Magic Time!

The random adventures of a theater buff in DC

Month: March, 2013

FIST (Fighting Improv Smackdown Tournament)

If you’re a fan of the spectator sport that is improv, you’ve gotta check out the cheap treat that Washington Improv Theater offers each year around this time: FIST, in which 67 teams of three compete to move on to the next level. At each show, four teams perform, and audience members vote to pick the two best. (Yeah, it’s got a bracket, just like March Madness, but FIST is goo-gobs more fun.)

Because each show is different, you won’t see what I saw the other night. But I’ll bet you’ll have a hoot. The team members in FIST seem relative newcomers to the game, and skill levels can vary—but the laugh-out-loud payoffs abound. Dozens of times I saw someone do something or heard someone say something and thought to myself, “Wow, that’s so good. Someone should write that down! And perform it again!” But of course, inspired improv evaporates in the instant it’s invented, and you just have to console yourself knowing you were lucky enough to be there when it happened.

I’ve raved about Washington Improv Theater here before. But I have to recommend again the company’s signature iMusical, which is performed at some, but not all, FIST shows. (Yes, they really make up iMusical on the spot, before our very eyes, bouncing off an audience suggestion,  creating original music and lyrics that could give many a Broadway showtune a run for the money.) A troupe of six seasoned zanies (plus musical director Travis Ploeger) sync in mysterious ways, their wondrous bits to perform. Really, it’s as if they’ve hacked into each other’s brains—and it’s giggles in, giggles out.

FIST runs through April 13. Catch it while you can.

A Behanding in Spokane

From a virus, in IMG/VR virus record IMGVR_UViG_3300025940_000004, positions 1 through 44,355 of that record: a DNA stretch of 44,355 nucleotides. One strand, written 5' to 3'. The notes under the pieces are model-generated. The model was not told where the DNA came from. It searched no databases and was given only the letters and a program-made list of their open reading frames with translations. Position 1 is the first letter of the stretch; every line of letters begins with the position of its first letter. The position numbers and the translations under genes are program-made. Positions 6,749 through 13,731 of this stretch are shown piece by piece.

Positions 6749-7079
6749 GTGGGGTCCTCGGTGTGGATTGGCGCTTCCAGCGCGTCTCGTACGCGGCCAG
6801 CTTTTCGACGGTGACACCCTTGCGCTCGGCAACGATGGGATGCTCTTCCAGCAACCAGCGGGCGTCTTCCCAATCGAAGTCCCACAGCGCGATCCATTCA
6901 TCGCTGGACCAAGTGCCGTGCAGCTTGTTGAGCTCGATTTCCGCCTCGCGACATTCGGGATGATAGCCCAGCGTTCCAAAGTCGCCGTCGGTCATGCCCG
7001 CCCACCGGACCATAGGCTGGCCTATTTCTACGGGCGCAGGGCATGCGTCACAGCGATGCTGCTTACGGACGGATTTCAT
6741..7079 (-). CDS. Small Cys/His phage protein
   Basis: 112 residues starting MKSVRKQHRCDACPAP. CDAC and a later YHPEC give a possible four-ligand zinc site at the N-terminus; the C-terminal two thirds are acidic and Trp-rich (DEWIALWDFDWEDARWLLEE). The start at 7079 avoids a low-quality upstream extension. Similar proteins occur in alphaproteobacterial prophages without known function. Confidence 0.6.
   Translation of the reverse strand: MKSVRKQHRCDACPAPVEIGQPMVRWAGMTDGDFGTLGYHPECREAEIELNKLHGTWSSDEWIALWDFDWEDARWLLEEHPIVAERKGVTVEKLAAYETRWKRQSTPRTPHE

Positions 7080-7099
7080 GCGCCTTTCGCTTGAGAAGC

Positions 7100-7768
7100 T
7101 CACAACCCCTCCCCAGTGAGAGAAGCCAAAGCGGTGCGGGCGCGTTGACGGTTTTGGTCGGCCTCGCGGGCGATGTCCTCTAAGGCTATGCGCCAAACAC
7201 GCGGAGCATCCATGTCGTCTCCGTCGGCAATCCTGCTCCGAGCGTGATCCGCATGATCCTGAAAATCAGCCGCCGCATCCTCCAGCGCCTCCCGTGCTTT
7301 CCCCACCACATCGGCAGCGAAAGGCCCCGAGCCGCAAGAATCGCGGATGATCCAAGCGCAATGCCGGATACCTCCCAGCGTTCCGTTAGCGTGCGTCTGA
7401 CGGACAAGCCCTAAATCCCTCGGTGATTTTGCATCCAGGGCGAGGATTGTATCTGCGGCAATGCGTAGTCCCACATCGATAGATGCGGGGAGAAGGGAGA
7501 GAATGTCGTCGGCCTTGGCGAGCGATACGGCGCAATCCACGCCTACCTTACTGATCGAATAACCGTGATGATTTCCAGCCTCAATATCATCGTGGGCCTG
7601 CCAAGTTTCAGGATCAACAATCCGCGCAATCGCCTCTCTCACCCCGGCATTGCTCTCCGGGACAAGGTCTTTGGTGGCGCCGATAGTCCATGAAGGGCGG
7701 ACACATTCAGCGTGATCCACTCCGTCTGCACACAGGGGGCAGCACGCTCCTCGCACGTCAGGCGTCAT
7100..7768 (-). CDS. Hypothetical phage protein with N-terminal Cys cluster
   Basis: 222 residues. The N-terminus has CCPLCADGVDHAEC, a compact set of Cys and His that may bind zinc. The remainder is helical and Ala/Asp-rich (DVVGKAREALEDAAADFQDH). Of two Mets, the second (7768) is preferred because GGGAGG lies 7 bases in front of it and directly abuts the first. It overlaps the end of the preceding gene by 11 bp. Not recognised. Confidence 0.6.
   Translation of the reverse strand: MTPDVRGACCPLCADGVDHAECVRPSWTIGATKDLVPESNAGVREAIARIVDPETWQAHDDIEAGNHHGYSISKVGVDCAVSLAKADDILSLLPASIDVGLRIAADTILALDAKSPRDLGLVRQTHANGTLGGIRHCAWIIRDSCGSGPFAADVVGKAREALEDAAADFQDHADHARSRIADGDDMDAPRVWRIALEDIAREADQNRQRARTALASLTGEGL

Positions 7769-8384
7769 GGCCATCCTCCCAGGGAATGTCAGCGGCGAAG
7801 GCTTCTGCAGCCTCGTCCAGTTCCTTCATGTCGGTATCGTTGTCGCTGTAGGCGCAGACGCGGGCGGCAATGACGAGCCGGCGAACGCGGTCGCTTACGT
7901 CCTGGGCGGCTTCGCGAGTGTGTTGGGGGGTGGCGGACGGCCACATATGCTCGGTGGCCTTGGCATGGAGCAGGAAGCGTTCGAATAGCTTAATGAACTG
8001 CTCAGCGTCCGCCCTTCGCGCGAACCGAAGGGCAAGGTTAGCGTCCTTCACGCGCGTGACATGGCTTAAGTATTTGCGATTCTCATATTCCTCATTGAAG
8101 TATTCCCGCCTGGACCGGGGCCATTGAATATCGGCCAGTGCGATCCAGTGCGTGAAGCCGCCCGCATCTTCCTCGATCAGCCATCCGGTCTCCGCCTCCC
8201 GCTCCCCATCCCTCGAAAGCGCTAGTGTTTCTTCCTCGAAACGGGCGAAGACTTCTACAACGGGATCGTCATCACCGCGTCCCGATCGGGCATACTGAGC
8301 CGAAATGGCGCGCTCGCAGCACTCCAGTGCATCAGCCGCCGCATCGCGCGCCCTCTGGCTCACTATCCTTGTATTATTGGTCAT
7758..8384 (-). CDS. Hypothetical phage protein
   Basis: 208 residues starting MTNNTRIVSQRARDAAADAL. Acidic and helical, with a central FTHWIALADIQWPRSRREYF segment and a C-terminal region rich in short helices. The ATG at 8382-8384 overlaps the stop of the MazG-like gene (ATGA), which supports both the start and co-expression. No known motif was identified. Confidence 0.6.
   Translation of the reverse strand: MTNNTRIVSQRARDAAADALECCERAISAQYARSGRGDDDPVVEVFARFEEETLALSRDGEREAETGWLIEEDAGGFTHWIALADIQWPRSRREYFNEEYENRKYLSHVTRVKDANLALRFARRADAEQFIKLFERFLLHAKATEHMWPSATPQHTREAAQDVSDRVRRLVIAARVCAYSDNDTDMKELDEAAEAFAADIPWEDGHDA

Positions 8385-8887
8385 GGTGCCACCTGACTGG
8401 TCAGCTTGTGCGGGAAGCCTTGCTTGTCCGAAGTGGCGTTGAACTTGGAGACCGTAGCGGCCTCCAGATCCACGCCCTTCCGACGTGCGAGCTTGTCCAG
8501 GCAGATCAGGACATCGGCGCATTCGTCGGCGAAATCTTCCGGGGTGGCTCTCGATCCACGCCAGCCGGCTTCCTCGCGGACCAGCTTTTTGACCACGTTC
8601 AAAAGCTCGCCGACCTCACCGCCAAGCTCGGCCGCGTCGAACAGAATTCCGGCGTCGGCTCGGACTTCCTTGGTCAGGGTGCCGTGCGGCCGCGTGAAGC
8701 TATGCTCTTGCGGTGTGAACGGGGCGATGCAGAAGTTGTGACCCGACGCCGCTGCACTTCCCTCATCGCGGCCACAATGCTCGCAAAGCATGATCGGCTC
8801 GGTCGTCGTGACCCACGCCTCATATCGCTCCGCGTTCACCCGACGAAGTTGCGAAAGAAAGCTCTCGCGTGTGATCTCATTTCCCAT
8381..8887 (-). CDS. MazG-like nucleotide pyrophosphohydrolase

Martin McDonagh is one of my favorite living playwrights. I can’t quite explain why. Something about the way he makes nuttiness hilarious. Something about the way his humor is at once dark as night, grisly as gristle, and light as a souffle. His weird stuff just keeps on surprising in a most peculiarly satisfying way. I don’t know how else to put it.

So of course I had to check out the new production of McDonagh’s A Behanding in Spokane at the Keegan Theatre. And what a delightfully demented headtrip it was.

The story is loony. It really is about a long-ago dismembered hand and its owner’s twisted quest to find it. Yeah, I know: What could be funny about that? Well, trust McDonagh to make it so.

I saw the Broadway production starring Christopher Walken as Carmichael, the one-handed wonder of a main character. Mark A. Rhea doesn’t quite command the stage as Walken did (who could, really?), but you have to hand it to him (groan), he comes darn near close.

We meet Carmichael in a seedy dump of a hotel room where he has come to rendezvous with a couple scammers who have led him to believe they can sell him his old hand. They are a hysterical twosome, excellently performed: Toby (played by Manu Kumasi), a young black man given comedically to intermittent weeping, and his white girlfriend, Marilyn (Laura Herren), the least unhinged character in the play and, in a way, its earnest reference point for logic as all bizarreness breaks loose.

But for my money the most memorable character in this production turned out to be Mervyn, the hapless hotel desk clerk. Mervyn has a monologue that on paper has some of  Behanding’s funniest writing, but as performed by Bradley Foster Smith, it became a showstopper. This actor brought cadences and inflections to the text that would have made the playwright cheer. May I suggest that McDonagh meet Smith someday and write for him some more?

If you’ve never before seen anything by McDonagh, a word of advice: Leave all your expectations at home. Just catch this show at Keegan.

Of only one thing can you be certain: You’ll need both hands to applaud.